She also commented that she struggled to come to terms with the level of comparison she felt in all aspects of her life because of her social media accounts. This ranged from her hair, body and beauty choices, her choice of boyfriend, her living quarters, her lifestyle, hobbies and diet. She explained that she felt this led to an inauthentic expression of herself and the resulting inability to live a life that was just her own. She felt the pressure to keep up with her friends and their illusory social media lives was at times, crushing, and perhaps even worse, that her most personal moments, those which she cherished alongside her greatest disappointments were exposed not only for everyone to see, but for all and sundry, many of whom were complete strangers, to comment on and gloat over. My heart melted when I heard her describe the effect social media had had on her young life. Simultaneously, I was extremely heartened to witness her realisation that her own common sense and innate sense of self prevailed as she declared she did not need social media to revel in her own authenticity and shine in her own beautiful essence.

I post to Instagram rarely now. Largely because I am genuinely busy and partly because I don’t want to bore people with content about nothing. I post when I feel I can motivate, inspire or uplift people who genuinely follow my work and whom I can help. In essence, I try only to share the love and the passion of the work I do in Australian Fashion.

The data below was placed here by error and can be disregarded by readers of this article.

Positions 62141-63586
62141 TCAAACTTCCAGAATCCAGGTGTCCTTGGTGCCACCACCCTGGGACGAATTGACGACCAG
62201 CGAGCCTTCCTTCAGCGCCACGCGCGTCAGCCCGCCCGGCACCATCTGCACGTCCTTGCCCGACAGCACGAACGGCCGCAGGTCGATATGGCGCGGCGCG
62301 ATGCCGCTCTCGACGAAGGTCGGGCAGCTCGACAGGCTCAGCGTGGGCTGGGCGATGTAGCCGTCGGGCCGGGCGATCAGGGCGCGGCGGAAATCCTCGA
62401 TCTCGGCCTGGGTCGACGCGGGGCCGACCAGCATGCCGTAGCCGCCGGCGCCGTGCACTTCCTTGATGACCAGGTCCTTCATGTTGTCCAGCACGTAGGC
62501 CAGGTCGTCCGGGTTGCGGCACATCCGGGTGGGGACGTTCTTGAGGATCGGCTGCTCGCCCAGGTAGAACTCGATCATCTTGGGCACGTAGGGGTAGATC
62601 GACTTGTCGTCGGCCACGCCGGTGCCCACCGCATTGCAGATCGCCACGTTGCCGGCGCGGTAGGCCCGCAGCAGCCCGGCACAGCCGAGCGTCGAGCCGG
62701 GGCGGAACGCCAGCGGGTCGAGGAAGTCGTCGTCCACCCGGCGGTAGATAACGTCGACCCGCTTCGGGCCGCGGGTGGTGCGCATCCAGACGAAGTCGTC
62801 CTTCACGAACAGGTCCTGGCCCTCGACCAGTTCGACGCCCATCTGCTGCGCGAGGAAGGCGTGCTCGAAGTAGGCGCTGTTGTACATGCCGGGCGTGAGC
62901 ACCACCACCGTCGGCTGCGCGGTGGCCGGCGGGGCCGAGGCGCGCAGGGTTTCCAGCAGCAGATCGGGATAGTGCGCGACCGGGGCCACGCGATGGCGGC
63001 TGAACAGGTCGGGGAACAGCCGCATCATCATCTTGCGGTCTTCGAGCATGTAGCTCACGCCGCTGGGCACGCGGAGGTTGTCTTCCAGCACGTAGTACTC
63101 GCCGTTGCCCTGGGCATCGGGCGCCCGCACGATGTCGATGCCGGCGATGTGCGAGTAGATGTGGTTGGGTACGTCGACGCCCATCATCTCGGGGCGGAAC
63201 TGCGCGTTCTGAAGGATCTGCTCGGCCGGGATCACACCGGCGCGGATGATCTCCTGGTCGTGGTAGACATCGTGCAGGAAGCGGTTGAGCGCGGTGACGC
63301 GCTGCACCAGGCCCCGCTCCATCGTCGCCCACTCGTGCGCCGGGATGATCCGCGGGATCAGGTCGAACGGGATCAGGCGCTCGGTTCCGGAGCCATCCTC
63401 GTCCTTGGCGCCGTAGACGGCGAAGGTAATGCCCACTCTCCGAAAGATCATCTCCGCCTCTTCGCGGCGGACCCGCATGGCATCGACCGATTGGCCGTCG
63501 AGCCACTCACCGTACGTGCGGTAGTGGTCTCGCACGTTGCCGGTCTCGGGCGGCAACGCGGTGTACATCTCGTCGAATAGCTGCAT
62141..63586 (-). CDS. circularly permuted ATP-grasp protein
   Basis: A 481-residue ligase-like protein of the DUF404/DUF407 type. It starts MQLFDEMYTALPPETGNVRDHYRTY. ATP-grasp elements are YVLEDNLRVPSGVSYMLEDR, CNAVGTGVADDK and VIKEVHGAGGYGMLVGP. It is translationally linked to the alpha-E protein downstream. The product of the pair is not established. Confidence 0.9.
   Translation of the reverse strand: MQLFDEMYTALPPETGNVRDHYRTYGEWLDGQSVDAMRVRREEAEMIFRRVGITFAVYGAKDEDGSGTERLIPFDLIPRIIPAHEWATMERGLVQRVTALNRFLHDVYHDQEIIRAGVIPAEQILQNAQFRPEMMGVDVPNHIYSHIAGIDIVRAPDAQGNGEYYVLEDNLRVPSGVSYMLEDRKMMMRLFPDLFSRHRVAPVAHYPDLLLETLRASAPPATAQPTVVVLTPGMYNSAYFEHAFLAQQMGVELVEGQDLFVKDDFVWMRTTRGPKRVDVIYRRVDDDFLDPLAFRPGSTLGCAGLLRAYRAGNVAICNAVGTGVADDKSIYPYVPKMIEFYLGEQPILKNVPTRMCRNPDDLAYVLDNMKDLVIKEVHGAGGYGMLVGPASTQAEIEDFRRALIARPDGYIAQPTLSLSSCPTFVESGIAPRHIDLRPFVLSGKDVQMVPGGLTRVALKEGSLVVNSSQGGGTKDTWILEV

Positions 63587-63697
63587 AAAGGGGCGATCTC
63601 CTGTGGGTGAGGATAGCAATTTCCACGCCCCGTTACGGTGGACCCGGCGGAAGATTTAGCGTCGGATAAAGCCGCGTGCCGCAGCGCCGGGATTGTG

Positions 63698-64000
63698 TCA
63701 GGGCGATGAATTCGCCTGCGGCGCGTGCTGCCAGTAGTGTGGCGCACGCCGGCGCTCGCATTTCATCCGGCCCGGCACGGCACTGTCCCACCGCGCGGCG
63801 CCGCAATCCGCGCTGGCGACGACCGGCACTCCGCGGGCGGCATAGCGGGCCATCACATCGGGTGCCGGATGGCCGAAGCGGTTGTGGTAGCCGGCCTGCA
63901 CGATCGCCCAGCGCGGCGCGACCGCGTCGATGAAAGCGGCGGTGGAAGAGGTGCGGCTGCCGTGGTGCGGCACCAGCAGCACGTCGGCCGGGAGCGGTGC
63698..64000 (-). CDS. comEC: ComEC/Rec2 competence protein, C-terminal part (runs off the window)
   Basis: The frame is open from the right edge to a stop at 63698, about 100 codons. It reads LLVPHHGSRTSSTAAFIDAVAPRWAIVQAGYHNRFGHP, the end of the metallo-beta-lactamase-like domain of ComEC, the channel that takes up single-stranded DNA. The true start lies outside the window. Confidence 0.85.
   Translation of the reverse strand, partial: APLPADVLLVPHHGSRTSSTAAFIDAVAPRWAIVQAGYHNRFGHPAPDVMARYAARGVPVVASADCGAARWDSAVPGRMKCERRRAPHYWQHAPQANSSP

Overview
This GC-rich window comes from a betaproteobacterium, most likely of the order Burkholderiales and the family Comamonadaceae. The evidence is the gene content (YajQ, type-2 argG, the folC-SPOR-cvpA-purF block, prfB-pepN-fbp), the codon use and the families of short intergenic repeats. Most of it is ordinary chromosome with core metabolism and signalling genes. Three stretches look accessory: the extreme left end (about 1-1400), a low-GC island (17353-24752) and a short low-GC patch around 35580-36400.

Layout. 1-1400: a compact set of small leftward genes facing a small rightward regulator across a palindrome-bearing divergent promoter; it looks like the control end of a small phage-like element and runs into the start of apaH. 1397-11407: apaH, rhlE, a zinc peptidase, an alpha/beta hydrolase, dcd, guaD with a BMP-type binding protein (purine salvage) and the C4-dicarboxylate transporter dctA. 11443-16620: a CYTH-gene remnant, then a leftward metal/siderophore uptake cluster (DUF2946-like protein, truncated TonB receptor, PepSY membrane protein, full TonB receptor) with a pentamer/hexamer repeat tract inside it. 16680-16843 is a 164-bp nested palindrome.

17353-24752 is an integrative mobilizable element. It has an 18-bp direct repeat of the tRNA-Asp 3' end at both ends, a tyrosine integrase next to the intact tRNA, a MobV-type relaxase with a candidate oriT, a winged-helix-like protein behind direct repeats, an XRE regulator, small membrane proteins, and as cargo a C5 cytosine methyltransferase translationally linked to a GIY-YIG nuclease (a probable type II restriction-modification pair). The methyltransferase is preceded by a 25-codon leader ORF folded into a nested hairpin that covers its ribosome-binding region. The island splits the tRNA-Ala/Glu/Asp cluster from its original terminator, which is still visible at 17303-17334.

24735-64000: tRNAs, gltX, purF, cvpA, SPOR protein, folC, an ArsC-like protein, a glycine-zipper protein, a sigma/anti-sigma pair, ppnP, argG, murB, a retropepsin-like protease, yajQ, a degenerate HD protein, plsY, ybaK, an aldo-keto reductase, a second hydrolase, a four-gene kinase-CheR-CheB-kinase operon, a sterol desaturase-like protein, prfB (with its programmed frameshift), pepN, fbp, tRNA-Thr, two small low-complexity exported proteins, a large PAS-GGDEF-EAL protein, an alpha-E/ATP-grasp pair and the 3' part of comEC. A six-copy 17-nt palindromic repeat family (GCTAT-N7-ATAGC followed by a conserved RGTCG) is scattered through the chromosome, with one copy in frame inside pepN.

My dear friend went on to say, “I have a love/hate relationship with social media. I don’t spend a lot of time on it because I recognise that it can put me in a negative state of mind. I enjoy it in small doses”. She went on to say, “on the other hand I don’t like the feeling that you may be missing out on some particular thing. Being able to look at so many different activities in one quick moment makes you feel you should be packing more into your day/life. It often confuses what your values are in relation to others.  For example, seeing a picture of a mother baking with their child all of a sudden makes you feel like you should be baking with your children, when this isn’t necessarily a passion of yours. 

It can create unnecessary anxiety in this way.

I don’t often feel jealous because I want people to have amazing lives and love people doing well and succeeding. This makes me feel happy, but social media sometimes makes me feel like I’m not doing/achieving what I should be”.

An older person I know, and a mother of three told me that all her kids are completely addicted to social media, particularly her teenage daughter. She said that she personally used social media as a tool, as she regarded it as beneficial and informative for shopping, trends, and news.

Hmmm. I don’t know what I think about that. Shopping? Well, maybe.

Trends? Does the world actually have trends anymore? I think we’ve moved past that.

News? Well, let’s not go there.

She did make the comment that in their (kids) head, social media was their link to the rest of the world and that it was an addiction. I liked her honesty.

My focus is really on whether social media is negative or positive and how it relates to the fashion world. So on we go.

There is something else that really worries me about the social media world and its particular relevance to the fashion world.

It is just me? … or are many young women and men starting to look like each other?

This insistent and consistent trend for the young ones to look the “same” is really disturbing.

Why and how have we created and consented to a world where individual differences are not celebrated? I am not talking about runways, only general audience here. Why have our levels of self esteem plummeted to the all-time-low of not being comfortable with ‘who we truly are’, and if this is truly the paradigm we are happy to accept, what depths of despair awaits us?